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Switching genes to overdrive improves muscular dystrophy symptoms in mice

. Exercising a muscle raises PGC-1alpha levels, causing the formation of more mitochondria, the chemical power plants that create energy in cells.

PGC-1alpha is also required for the normal operation of genes that control the development of neuromuscular junctions (NMJ) ?sites on muscle fibers where nerves attach and signal the fibers to contract. Part of the reason that exercise builds stronger muscles is that it increases PGC-1alpha activity. Conversely, disease or lack of exercise reduces PGC-1alpha activity, causing a loss of NMJ function and weakening, or atrophying, of muscles.

Spiegelman’s team had previously bred a strain of mice with higher-than-normal levels of PGC-1alpha in their muscles. Also available for the research was a mouse model of Duchenne muscular dystrophy, the MDX mouse. In the new experiment, the scientists bred male high-PGC-1alpha mice with female MDX mice (the muscular dystrophy gene is carried by females in mouse and in humans.) As a result, the offspring of these matings had muscular dystrophy but also had elevated PGC-1alpha. Using exercise and chemical tests, the researchers compared muscle function in the offspring with MDX mice having no additional PGC-1alpha.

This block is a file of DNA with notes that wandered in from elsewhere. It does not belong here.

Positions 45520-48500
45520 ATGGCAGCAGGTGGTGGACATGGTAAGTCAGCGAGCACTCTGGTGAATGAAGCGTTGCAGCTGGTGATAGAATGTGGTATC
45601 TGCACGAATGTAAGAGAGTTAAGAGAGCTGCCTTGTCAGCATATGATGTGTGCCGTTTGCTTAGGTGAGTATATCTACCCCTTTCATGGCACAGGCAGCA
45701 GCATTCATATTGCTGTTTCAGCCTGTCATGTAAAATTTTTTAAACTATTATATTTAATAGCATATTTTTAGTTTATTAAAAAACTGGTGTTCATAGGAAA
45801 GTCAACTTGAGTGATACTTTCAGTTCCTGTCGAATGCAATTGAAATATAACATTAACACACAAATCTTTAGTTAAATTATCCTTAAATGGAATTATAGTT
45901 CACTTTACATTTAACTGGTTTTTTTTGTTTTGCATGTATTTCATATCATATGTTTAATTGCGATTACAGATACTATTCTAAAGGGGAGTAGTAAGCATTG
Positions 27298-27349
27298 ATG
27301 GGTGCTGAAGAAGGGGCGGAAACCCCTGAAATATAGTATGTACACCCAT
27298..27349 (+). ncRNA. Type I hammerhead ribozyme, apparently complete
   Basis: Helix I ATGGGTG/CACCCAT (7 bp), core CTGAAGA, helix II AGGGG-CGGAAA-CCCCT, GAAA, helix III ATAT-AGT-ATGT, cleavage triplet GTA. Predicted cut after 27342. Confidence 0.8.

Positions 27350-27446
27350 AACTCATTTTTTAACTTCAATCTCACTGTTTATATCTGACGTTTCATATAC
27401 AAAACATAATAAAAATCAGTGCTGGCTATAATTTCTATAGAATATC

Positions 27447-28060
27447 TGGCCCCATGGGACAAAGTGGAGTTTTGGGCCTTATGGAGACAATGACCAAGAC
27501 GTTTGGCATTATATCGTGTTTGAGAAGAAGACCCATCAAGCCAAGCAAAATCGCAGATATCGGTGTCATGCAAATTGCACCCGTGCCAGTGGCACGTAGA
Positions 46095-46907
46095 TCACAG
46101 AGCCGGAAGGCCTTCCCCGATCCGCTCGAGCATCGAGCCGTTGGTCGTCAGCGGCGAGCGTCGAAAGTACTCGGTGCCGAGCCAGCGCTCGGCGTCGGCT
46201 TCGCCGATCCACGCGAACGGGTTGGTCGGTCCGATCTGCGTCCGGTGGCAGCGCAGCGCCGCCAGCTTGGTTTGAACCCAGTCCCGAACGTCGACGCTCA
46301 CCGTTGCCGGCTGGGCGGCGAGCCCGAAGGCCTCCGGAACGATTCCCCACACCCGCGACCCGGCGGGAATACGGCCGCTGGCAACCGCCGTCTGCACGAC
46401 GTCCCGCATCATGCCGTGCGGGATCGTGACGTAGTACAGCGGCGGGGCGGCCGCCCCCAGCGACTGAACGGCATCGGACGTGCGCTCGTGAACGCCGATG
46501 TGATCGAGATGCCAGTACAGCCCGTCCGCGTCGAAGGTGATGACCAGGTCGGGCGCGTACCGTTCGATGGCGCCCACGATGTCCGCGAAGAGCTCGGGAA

Both sets of rodents were run on a treadmill for one hour, then again 24 hours later. Normal mice completed the runs easily on both days, while untreated MDX rodents were exhausted halfway through each run. The MDX mice with increased PGC-1alpha activity performed almost as well as normal mice on the first day; their performances decreased on the second day, but they still did better than the untreated MDX mice on both runs.

The exercise tests and microscopic and chemical examinations of the muscles showed that boosting PGC-1alpha caused “a clear and substantial improvement in the structure and function of skeletal muscle in this disease model,?the scientists wrote.
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Source:Dana-Farber Cancer Institute


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